I was talking about mob fiction the other night and, as a few readers pointed out, forgot to comment on The Godfather. What can I say? One and three are masterpieces. There's an excellent article about it in the London Telegraph this morning:
The Godfather: 'Nobody enjoyed one day of it’
Just like the film, the making of 'The Godfather’ was an ugly story of fear and dysfunction.
By Philip Horne
Published: 4:29PM BST 22 Sep 2009
At war: fallouts during filming almost ruined 'The Godfather'
'Make him an offer he can't refuse' - memorable lines in The Godfather
What was the formula that made The Godfather one of the most successful films of all time? Surely it would take an unusually harmonious combination of talents working in concert, a rare balance of commercial entertainment and artistic challenge, a run of luck those involved couldn’t miss.
But all wasn’t plain sailing on Francis Ford Coppola’s film in 1972. It was nominated for 11 Oscars, winning three, and on its $6 million budget grossed $101million for Paramount within 18 weeks of release. As the film gets a welcome cinematic re-release in a beautiful restoration, it is timely to dive into the swirling mists of legend and recall how far it was from a sure thing.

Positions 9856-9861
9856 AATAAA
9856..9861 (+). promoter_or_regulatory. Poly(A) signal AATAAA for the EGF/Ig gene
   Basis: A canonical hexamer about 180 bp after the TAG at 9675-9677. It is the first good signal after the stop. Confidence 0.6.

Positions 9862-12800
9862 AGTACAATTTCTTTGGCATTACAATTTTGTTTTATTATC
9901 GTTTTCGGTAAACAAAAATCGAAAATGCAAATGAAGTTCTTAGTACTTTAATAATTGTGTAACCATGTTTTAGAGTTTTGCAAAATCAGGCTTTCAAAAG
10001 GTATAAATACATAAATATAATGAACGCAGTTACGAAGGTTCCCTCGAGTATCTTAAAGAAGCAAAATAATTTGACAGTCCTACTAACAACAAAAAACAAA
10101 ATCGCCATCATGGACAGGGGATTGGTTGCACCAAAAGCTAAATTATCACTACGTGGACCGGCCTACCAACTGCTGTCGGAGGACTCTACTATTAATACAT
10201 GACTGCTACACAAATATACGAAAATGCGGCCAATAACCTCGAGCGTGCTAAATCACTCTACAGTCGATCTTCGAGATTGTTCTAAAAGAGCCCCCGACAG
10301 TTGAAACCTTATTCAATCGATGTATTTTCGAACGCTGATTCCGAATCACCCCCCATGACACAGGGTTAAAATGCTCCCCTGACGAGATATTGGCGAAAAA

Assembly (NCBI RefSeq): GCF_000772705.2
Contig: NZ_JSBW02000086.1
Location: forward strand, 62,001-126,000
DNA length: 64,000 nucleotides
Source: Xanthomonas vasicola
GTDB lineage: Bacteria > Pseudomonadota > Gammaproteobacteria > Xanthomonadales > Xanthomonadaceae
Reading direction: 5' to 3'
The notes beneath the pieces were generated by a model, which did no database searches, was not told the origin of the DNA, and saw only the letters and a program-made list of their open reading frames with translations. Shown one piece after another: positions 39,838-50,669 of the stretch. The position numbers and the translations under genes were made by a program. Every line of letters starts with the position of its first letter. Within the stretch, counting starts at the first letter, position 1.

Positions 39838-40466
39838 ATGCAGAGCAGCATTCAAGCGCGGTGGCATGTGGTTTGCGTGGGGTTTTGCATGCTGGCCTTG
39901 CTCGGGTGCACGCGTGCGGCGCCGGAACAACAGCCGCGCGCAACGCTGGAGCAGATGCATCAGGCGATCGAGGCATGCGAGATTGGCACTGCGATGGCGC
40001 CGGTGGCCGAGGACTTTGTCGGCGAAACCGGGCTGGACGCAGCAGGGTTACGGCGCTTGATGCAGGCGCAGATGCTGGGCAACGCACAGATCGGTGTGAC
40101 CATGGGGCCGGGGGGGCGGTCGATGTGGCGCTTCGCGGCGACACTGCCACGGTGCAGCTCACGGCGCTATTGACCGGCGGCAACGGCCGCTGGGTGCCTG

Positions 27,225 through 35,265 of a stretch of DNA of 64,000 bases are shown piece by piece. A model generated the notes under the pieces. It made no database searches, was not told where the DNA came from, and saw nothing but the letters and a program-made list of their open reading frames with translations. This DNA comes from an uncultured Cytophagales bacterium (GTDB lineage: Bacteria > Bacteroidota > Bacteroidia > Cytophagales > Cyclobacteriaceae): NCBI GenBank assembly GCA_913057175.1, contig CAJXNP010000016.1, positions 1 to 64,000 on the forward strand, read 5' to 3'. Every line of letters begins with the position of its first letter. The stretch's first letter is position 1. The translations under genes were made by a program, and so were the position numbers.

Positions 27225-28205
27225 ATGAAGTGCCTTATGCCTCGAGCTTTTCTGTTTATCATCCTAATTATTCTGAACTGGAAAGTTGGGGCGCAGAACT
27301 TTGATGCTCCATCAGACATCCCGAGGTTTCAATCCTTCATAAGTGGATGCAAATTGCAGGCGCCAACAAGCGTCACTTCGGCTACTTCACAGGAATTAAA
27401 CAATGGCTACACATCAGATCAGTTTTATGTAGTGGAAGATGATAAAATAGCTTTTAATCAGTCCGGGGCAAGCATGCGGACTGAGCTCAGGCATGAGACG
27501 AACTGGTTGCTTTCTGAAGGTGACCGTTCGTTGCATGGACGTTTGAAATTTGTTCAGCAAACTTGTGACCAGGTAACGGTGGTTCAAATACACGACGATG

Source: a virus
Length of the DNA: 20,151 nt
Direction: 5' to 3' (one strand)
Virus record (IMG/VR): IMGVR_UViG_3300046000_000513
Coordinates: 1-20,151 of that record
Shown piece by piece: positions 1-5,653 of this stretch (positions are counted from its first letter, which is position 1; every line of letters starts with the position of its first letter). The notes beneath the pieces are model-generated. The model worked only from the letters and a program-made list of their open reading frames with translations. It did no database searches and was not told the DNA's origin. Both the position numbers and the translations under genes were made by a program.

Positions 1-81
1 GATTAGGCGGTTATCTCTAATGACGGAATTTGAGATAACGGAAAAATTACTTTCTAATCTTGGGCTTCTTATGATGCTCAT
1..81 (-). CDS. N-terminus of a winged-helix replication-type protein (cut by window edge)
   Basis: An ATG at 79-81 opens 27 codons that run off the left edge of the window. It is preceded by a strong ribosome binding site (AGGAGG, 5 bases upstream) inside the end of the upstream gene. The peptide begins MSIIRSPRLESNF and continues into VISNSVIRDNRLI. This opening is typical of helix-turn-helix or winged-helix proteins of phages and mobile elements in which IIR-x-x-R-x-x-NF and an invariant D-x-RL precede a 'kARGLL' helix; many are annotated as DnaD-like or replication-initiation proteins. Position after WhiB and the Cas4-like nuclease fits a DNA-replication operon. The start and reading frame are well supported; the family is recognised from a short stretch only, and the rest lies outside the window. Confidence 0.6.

“It was the most miserable film I can think of to make,” declares its producer, Al Ruddy. “Nobody enjoyed one day of it.” Coppola agrees: “It was just non-stop anxiety and wondering when I was going to get fired.” The novel by Mario Puzo could easily not have been written: eight publishers passed on the outline for a would-be best-seller pitched by a middle-ranking, mid-forties writer with a bad gambling habit and big debts. Only bumping into a friend had led to his actually writing The Godfather. Its 67 weeks topping the New York Times best-seller list surprised everyone.
Paramount bought an option when Puzo had only written 100 pages, for a mere $12,500, rising to $50,000 if the novel was filmed. But maybe – if we’re to credit Paramount’s head of production Robert Evans – Paramount very nearly didn’t acquire it. There was a bidding war: they were “one day away from Burt Lancaster buying The Godfather, and Burt wanted to play the Don”.
For the rest go here: